Singapore Spirit-A A +A
By Betsy Gazo
Saturday, September 28, 2013
SINGAPORE attracts good spirits as I have found out just going around the city center. Positive energy reverberates in the clean, orderly, and tidy surroundings and system. I am struck by the fact that prosperity is coupled with discipline and a sense of belongingness regardless of whatever ethnic group one is from. There is also a certain je ne sais quoi that has set in after decades of rehabilitation under the Lee Kuan Yew regime; that something must be the knowledge that living in Singapura is a privilege but at the same time that knowledge is accepted with nonchalance. Cleanliness, tidiness, and discipline are part of the way of life there that also attracts non-natives to its shores.
When people are assured of their safety in a certain place, they are more likely to visit. Scores of tourists can be seen walking down the safe streets. There is none of the wary, nervous glance that says someone has been forewarned of a dangerous place. Now and then, though, one can read signs reminding pedestrians and commuters to be circumspect and be watchful of dubious characters. No country is perfect but, at least, there, criminals have more chances of being punished. At the hostel where I stayed, many guests traveled alone unafraid.
The orderly lay-out of streets is matched by equally orderly maps that guide a visitor who prefer to get around on his own. MRT routes are marked clearly enough although I found walking up and down the subway stairs too tiring. Yet, it’s the Singaporean Spirit that made it easy for me to ask how to get from here to there including one cute guy who offered a “May I help you?” It’s the Singaporean Spirit that makes a commuter give up a seat to the elderly without thinking twice. In fact, too eagerly that I probably embarrassed a middle-aged gentleman who offered his seat to my mother but I had to decline for we were only one stop away from an MRT station. It was also The Spirit that prodded a concerned clerk at the Esplanade-Theatres on the Bay to find a way to get me and my mother tickets to a sold-out concert with her co-workers going out of their way to make sure I was comfortable at the lobby when there was only a ticket left for my mother.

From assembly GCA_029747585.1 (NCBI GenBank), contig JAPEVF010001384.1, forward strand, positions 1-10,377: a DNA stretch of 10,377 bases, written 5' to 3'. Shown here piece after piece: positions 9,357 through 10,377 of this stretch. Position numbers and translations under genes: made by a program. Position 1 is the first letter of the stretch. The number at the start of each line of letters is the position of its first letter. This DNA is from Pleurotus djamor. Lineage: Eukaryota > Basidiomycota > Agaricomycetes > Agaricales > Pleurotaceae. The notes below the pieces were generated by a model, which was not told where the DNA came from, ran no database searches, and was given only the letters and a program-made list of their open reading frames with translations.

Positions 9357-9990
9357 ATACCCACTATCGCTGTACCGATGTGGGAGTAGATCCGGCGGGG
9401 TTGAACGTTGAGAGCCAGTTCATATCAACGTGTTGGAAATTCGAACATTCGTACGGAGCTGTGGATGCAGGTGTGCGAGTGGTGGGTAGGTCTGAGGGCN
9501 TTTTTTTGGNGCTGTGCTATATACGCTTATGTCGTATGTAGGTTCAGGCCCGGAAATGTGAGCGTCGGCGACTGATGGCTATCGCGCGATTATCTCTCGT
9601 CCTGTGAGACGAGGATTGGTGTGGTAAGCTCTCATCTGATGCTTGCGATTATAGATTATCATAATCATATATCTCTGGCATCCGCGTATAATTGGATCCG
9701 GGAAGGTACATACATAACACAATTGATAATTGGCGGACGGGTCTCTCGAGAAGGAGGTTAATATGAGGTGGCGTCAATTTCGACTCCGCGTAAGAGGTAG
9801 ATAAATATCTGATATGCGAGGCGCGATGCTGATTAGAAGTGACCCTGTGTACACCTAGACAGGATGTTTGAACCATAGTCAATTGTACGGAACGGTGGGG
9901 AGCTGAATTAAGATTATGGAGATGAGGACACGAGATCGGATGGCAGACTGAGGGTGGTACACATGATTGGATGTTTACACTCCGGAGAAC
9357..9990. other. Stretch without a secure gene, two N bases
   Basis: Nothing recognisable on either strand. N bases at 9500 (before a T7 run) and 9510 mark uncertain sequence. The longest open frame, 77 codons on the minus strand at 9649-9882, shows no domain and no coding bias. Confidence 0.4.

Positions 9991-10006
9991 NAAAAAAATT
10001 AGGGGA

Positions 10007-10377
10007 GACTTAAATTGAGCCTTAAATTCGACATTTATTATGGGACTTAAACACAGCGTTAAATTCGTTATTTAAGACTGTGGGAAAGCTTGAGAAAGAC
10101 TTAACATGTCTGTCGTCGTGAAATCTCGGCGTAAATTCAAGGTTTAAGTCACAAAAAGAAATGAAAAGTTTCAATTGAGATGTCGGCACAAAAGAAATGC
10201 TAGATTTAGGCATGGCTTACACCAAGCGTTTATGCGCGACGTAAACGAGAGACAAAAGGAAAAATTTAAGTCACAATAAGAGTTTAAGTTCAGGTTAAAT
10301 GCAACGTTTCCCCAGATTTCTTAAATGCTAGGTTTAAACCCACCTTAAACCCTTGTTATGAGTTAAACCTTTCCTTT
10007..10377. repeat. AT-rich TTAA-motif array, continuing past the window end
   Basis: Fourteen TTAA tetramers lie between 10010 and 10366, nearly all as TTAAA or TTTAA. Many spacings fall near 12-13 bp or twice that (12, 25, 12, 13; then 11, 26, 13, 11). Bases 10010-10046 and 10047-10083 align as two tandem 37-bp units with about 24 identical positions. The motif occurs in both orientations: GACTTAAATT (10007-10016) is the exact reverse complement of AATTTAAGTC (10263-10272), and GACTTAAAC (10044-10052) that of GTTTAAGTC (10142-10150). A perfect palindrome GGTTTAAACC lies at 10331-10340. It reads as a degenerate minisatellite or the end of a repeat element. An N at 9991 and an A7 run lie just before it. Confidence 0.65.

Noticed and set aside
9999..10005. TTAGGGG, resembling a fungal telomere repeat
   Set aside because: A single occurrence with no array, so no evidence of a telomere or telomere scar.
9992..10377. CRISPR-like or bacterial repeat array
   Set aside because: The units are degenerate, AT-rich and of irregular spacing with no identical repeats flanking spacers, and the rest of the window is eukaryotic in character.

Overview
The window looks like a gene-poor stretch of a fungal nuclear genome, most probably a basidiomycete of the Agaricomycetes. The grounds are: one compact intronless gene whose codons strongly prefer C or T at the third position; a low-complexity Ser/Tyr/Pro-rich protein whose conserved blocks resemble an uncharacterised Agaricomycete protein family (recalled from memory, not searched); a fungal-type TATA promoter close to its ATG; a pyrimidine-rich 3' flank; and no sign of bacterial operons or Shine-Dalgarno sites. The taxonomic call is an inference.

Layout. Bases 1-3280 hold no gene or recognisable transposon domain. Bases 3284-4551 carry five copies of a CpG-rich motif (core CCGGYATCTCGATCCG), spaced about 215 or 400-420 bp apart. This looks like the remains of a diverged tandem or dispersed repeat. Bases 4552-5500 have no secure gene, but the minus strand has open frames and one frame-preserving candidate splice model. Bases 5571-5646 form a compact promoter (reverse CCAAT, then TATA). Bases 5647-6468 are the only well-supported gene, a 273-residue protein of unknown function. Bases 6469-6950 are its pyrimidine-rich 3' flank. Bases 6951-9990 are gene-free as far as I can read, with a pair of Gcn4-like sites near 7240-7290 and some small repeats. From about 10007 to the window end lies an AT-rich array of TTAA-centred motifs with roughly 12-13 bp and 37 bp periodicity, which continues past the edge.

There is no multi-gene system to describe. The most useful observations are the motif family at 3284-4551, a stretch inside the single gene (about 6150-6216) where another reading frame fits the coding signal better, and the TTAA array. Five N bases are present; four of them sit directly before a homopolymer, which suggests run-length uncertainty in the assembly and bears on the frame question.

Singapore is a country going forward like a university kid making a success of himself in the world but at the same time looking forward to going home to mama. Heritage buildings are proof of the country’s concern for its past. Many of these edifices have retained their Old World charm and upgraded to accommodate the changing times. Old bridges are retained and converted into walkways instead of being demolished and sold off by the kilogram to a junk dealer. Bugis, an old red-light district, was cleaned of its colorful past and is now a bustling shopping district. (But here’s a little dirty secret – Geylang has taken its place.) Women can shop to their hearts’ desire at Orchard or practically anywhere yet many have not forgotten their ethnic origins and wear colorful saris with garlands of flowers in their hair or don Muslim attires just about everywhere.
I can only gape at the vividly hued gorgeous orchids at a TWG teashop at ION Mall on Orchard for we have none back home in public places. ‘Tis a pity since our Philippine orchids are the queens in the plant kingdom. Well, how can we when no sooner has a flower budded when it is nipped off! Calamansi plants bear fruit by the roadside and no one is tempted to pick them. Here? Huh! It is also at Orchard that I stared at our female kababayans who crowded the benches and steps one Sunday either enjoying a picnic, shopping for the latest or simply deep in thought probably thinking of their folks back home. I can feel their nostalgia for the Philippines but it’s the Singapore Spirit that keeps them there. And I don’t blame them the very least.
Published in the Sun.Star Bacolod newspaper on September 28, 2013.